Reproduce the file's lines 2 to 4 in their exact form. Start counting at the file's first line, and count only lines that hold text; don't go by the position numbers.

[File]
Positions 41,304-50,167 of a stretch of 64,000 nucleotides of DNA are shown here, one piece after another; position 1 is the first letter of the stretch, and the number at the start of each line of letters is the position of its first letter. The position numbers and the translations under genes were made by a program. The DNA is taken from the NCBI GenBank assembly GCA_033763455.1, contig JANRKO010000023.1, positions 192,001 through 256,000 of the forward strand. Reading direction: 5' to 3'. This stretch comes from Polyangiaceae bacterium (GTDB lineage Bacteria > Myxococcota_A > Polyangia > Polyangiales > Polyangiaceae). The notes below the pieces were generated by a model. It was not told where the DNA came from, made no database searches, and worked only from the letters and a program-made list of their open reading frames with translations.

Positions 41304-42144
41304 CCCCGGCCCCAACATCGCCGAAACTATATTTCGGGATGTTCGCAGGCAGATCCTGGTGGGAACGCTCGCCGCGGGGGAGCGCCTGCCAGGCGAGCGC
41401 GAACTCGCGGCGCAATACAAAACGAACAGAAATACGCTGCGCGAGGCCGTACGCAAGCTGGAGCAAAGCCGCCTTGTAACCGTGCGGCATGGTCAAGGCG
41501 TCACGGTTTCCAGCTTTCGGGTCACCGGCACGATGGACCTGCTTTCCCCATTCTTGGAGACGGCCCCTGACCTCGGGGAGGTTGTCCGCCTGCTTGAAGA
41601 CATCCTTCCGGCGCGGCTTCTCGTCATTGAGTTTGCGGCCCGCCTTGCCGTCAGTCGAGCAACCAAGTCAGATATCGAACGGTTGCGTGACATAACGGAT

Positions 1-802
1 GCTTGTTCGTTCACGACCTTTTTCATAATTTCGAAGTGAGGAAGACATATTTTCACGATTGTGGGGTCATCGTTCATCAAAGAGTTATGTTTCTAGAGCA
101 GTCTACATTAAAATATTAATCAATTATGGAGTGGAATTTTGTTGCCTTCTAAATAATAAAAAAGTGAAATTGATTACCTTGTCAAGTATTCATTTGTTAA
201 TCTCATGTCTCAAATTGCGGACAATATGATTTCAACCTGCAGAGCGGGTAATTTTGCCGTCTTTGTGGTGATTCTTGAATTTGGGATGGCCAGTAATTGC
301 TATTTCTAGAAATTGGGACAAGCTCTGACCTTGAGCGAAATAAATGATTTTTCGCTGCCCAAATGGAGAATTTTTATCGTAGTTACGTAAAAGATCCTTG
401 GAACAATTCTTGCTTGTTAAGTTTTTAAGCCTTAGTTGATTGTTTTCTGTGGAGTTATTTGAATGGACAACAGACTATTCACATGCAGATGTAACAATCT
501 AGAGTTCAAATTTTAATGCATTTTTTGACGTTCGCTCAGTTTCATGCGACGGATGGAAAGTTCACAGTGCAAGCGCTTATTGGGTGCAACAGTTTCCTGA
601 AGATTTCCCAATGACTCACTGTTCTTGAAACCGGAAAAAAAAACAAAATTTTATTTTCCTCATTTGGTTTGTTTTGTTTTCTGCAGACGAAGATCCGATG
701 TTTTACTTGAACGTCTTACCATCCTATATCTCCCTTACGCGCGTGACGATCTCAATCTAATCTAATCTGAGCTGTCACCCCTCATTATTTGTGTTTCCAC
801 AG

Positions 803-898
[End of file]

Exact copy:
Positions 41304-42144
41304 CCCCGGCCCCAACATCGCCGAAACTATATTTCGGGATGTTCGCAGGCAGATCCTGGTGGGAACGCTCGCCGCGGGGGAGCGCCTGCCAGGCGAGCGC
41401 GAACTCGCGGCGCAATACAAAACGAACAGAAATACGCTGCGCGAGGCCGTACGCAAGCTGGAGCAAAGCCGCCTTGTAACCGTGCGGCATGGTCAAGGCG